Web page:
Yet, substantial evidence of archaic lineages has been found. There is no question that some -- perhaps most -- human genes preserve allelic variation from archaic human populations.

The morphological and archaeological evidence suggest strongly that Neandertal genetic lineages survived into later Upper Paleolithic populations. Ultimately, the genetic test of Neandertal survival may be carried out by finding nuclear DNA sequences from Neandertal fossils themselves. Until that time, we can say only that some Neandertal contribution to the modern human nuclear gene pool is consistent with the known evidence."
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Post by ravenwing5910 » Wed Sep 10, 2008 11:27 pm

Minimalist wrote:Assuming that there was only one initial introduction and no other rabbits from outside I would expect very little variation...unless they did something amazingly stupid like bring in two hundred breeding pairs at the outset.

I'm also not sure what that analogy has to do with humans who were not so isolated?

If I remember ANTH101 at all, it seems to me that in Africa (origin of the species) the variation of DNA is greater than in the rest of the world where there has been greater interactions between "races". Based on this I would have to disagree and say that the DNA of such isolated rabbits would demonstrate a greater variation.

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Post by Digit » Thu Sep 11, 2008 11:30 am

Which species RW?
I suspect that if we trace our origins back far enough then we will end up in Africa. But it would seem that some more recent species of Homo developed elsewhere, therefore the more recent, non Africans, would show less variation as they have not been around long enough to accumulate many. Unless some spontaneous mutation took place an isolated colony of Rabbits, or other species, could well be starting from a base with little variation in their gene pool, so why would there then be much variation even many years later?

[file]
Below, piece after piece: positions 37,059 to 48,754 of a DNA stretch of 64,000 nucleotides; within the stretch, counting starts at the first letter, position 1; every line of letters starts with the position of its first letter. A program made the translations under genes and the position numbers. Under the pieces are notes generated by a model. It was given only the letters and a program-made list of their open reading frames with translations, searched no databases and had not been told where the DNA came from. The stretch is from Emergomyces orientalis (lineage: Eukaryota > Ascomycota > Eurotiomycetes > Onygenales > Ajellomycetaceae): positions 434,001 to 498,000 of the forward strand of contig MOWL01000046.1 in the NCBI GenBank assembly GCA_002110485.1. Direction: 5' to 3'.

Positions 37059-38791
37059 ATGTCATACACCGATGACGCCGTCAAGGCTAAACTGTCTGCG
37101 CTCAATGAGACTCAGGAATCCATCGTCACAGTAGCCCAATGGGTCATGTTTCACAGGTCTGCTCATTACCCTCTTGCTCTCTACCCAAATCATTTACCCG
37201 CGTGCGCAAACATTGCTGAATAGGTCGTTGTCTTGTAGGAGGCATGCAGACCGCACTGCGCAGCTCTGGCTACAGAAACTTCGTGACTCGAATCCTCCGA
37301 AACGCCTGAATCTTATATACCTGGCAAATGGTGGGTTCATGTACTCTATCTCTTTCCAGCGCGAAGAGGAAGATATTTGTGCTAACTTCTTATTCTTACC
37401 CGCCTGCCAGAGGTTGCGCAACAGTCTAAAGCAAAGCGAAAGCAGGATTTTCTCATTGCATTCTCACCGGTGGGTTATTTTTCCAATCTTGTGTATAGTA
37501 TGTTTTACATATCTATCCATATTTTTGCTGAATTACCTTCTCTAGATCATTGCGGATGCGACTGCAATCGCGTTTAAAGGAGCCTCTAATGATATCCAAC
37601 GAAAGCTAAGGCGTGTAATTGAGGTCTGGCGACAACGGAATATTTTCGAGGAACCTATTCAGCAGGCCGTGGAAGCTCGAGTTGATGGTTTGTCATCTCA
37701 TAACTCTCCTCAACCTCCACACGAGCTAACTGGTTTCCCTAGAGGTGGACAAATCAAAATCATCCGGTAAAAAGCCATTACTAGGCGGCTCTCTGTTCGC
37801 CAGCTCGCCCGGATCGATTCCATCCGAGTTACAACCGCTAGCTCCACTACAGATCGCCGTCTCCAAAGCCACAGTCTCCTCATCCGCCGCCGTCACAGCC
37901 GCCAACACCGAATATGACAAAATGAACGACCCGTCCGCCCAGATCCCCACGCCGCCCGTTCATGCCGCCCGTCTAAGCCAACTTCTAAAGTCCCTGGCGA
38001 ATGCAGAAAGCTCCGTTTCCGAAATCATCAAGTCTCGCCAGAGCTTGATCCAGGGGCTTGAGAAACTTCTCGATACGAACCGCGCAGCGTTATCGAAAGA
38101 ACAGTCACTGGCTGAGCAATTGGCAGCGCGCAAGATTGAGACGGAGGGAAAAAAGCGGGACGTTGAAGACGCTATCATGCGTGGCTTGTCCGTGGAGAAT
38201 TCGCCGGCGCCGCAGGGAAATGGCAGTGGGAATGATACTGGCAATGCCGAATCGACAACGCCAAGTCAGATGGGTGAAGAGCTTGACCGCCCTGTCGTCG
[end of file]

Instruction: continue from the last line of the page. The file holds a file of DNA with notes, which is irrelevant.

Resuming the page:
Roy.

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Re:

Post by jw1815 » Mon Sep 28, 2009 2:38 pm

Digit wrote:Which species RW?
I suspect that if we trace our origins back far enough then we will end up in Africa. But it would seem that some more recent species of Homo developed elsewhere, therefore the more recent, non Africans....

Roy.
But would non-Africans be more recent? They'd be more recent, perhaps, than the forebears that they left behind in Africa. But the African population would continue evolving, as apparently they did, producing another variant around 200,000 YA, the HSS "species" that present mtDNA traces back to (except in Australian Mungo Man).

I'm not supporting OOA over regionalism. I think that what we call "species" were actually just variations on HE, with intermixing occurring often enough to distribute new gene mixes into old gene pools, at overlapping geographical perimeters and then spreading into the separate gene pools. Once HE arrived on the scene, it might be more accurate to speak of new traits than of new "species."

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Re: Neanderthal DNA Project Claims First Genome

Post by Digit » Mon Sep 28, 2009 2:50 pm

Accepted, as speciation requires the inability of the the two to interbreed.

Roy.
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Re:

Post by Rokcet Scientist » Mon Sep 28, 2009 3:08 pm

Digit wrote:Could somebody explain to me how the DNA of one individual can decide the total population figure for the species?
Like Min said: math. There's nothing in those articles that claims that that number of 10,000 individuals was arrived at from the (Mt)DNA analysis. So it must have been derived from other data (which weren't mentioned in the articles).
Last edited by Rokcet Scientist on Mon Sep 28, 2009 3:57 pm, edited 1 time in total.

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Re: Neanderthal DNA Project Claims First Genome

Post by Digit » Mon Sep 28, 2009 3:17 pm

Yeah RS, but how?

Roy.
First people deny a thing, then they belittle it, then they say it was known all along! Von Humboldt